Three women who worked for Muscatine, Iowa-based office furniture manufacturer Allsteel Inc. may proceed with a lawsuit that alleges wage discrimination, the Iowa Supreme Court said, but any damages will be limited to a two-year period.
Erin Dindinger, Lisa Loring and Elizabeth Freund sued Allsteel in October 2011, saying the company paid them less than men performing similar work. In the suit, they alleged violations of federal and state laws, including Iowa’s 2009 Equal Pay Act and the Iowa Civil Rights Act of 1965.
During proceedings, Judge Stephanie Rose sought clarification from the Iowa Supreme Court on whether the 2009 state law is retroactive, because some claims go back as far as 2000. Rose also sought clarification on whether the women may seek damages under the older Iowa Civil Rights Act and, if so, for what length of time.
The newly issued opinion concludes the 2009 law is not retroactive and applies only to occurrences after its July 1 effective date. The decision means the women may proceed with their case, but recover two to three times the difference in their wages and those of men in similar positions only from 2009 to 2011, when they filed suit.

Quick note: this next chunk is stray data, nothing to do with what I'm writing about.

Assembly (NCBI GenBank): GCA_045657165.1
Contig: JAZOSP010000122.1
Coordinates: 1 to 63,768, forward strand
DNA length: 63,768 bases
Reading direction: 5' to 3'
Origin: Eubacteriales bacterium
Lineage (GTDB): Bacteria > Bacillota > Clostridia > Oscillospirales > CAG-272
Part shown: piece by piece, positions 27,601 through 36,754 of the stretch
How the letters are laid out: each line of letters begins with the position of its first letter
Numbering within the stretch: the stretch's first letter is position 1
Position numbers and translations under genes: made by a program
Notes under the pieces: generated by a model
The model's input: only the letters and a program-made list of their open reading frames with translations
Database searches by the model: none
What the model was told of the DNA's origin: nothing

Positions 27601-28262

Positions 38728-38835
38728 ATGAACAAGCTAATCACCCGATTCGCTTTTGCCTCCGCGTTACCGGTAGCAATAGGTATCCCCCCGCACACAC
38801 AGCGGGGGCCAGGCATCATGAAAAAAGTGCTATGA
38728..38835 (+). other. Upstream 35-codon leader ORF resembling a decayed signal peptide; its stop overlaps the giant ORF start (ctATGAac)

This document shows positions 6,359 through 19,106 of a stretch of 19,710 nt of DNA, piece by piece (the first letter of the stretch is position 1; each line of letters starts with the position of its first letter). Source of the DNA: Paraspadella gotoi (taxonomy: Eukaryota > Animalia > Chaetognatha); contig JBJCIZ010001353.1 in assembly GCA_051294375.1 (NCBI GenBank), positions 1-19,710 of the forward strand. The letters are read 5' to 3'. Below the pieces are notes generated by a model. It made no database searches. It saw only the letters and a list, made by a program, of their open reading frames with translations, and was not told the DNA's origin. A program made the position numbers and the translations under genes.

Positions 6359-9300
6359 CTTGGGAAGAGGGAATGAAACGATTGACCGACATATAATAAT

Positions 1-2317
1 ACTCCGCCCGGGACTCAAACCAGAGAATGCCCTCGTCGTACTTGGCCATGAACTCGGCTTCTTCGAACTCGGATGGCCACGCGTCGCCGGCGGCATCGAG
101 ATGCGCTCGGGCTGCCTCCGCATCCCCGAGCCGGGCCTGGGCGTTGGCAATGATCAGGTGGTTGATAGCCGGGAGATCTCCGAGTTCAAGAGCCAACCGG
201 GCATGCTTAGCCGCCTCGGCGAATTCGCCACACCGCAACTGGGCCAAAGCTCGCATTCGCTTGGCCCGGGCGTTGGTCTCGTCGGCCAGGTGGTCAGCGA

In answering the second question, the Iowa Supreme Court concluded that workers may seek damages for wage discrimination under the Iowa Civil Rights Act, a broad law that prohibits discrimination in the workplace based on sex, religion, race and other characteristics. The act does not specifically mention wage discrimination but the justices said it is included since “payment of wages is a mainstay of any employment relationship.”
The law requires a complaint to be filed within 300 days after the alleged unfair practice occurred.
Dindinger and Loring argued that they should be able to recover wages for the entire time of the discrimination as long as at least one paycheck fell within the 300 days. Allsteel had asked the court to establish that employees must file a complaint within 300 days, which would mean the women filed too late and any claims under that section of Iowa law should be dismissed.
The justices concluded that each unequal paycheck an employee receives is a separate discriminatory practice, but limited recovery for unequal pay to within a 300-day period.
The decision means Dindinger, Loring and Freund may proceed toward trial, which attorney Ann Brown-Graff said was a certainty.
A spokesman for Allsteel, a division of HNI Corp., said the company plans to continue to fight the lawsuit.
“Our feeling is the case doesn’t really have any merit and we’ll continue to vigorously defend against it,” said Gary Carlson, vice president of community relations for HNI.
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